5 comment(s) | add a comment | nofrills version


Envelope Detector class (C++)

Type : envelope detector
References : Posted by Citizen Chunk
Linked file : http://www.chunkware.com/opensource/EnvelopeDetector.zip

Notes :
This is a C++ implementation of a simple envelope detector. The time constant (ms) represents the time it takes for the envelope to charge/discharge 63% (RC time constant).

(see linked files)




6 comment(s) | add a comment | nofrills version


Envelope follower with different attack and release

References : Posted by Bram

Notes :
xxxx_in_ms is xxxx in milliseconds ;-)

Code :
init::

attack_coef = exp(log(0.01)/( attack_in_ms * samplerate * 0.001));
release_coef = exp(log(0.01)/( release_in_ms * samplerate * 0.001));
envelope = 0.0;

loop::

tmp = fabs(in);
if(tmp > envelope)
    envelope = attack_coef * (envelope - tmp) + tmp;
else
    envelope = release_coef * (envelope - tmp) + tmp;


5 comment(s) | add a comment | nofrills version


Fast in-place Walsh-Hadamard Transform

Type : wavelet transform
References : Posted by Timo H Tossavainen

Notes :
IIRC, They're also called walsh-hadamard transforms.
Basically like Fourier, but the basis functions are squarewaves with different sequencies.
I did this for a transform data compression study a while back.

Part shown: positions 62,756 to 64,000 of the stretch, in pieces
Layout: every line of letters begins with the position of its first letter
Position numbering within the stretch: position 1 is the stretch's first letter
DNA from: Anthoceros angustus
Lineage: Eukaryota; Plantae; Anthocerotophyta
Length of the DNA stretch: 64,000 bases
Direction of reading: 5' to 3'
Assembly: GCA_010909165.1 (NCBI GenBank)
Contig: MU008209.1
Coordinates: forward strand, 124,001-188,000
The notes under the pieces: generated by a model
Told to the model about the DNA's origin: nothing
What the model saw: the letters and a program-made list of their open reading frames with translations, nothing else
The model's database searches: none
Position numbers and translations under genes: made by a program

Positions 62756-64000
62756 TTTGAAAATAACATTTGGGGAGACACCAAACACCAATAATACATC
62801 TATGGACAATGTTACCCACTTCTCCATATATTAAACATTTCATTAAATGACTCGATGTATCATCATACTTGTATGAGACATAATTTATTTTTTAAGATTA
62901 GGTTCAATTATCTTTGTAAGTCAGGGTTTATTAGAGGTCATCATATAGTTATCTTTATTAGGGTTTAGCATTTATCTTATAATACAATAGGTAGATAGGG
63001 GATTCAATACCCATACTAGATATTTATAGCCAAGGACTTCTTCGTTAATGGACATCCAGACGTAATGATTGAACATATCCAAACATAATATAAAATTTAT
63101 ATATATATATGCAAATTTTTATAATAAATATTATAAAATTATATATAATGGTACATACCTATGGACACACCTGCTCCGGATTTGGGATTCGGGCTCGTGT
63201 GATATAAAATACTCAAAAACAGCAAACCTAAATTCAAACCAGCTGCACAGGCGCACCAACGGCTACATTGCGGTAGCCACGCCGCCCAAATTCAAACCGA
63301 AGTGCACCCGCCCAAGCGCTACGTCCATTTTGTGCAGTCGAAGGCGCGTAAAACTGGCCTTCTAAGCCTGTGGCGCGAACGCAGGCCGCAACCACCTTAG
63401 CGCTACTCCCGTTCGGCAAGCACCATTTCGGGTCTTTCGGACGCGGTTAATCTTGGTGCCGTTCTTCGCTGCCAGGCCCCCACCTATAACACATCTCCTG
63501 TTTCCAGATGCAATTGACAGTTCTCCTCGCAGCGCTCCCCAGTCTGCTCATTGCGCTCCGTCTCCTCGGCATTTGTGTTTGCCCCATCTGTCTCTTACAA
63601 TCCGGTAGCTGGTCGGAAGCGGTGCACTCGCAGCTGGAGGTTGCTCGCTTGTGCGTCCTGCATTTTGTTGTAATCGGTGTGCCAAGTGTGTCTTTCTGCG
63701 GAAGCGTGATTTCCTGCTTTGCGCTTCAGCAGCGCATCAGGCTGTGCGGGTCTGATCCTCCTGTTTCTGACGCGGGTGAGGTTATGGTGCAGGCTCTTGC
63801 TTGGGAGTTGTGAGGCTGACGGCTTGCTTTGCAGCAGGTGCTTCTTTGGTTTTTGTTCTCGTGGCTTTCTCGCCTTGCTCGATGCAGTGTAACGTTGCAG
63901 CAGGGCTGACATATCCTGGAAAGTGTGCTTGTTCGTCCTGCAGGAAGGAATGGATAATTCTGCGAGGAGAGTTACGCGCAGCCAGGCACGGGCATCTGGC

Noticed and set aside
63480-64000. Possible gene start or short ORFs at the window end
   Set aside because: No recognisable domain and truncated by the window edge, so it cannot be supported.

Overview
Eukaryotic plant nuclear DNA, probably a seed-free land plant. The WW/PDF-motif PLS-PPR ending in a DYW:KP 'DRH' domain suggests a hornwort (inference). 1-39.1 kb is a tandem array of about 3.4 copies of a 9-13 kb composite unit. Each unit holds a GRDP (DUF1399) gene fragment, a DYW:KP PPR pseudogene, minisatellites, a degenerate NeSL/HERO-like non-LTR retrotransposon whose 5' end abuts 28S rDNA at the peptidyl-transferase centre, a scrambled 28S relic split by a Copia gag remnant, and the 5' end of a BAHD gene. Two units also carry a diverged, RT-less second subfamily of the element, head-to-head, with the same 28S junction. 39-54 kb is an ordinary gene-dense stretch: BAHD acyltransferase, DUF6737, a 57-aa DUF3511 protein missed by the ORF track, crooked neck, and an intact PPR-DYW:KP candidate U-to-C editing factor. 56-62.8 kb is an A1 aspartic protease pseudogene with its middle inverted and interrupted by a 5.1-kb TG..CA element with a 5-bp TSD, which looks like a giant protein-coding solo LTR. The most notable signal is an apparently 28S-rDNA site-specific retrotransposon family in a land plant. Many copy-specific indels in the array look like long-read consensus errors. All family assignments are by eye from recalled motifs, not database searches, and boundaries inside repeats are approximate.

Here's some code to do a walsh hadamard transform on long ints in-place (you need to divide by n to get transform) the order is bit-reversed at output, IIRC.
The inverse transform is the same as the forward transform (expects bit-reversed input). i.e. x = 1/n * FWHT(FWHT(x)) (x is a vector)


Code :
void inline wht_bfly (long& a, long& b)
{
        long tmp = a;
        a += b;
        b = tmp - b;
}

// just a integer log2
int inline l2 (long x)
{
        int l2;
        for (l2 = 0; x > 0; x >>=1)
        {
                ++ l2;
        }

        return (l2);
}

////////////////////////////////////////////
// Fast in-place Walsh-Hadamard Transform //
////////////////////////////////////////////

void FWHT (std::vector& data)
{
  const int log2 = l2 (data.size()) - 1;
  for (int i = 0; i < log2; ++i)
  {
    for (int j = 0; j < (1 << log2); j += 1 << (i+1))
    {
       for (int k = 0; k < (1<<i); ++k)
       {
           wht_bfly (data [j + k], data [j + k + (1<<i)]);
       }
    }
  }
}


17 comment(s) | add a comment | nofrills version


FFT

References : Toth Laszlo
Linked file : rvfft.ps
Linked file : rvfft.cpp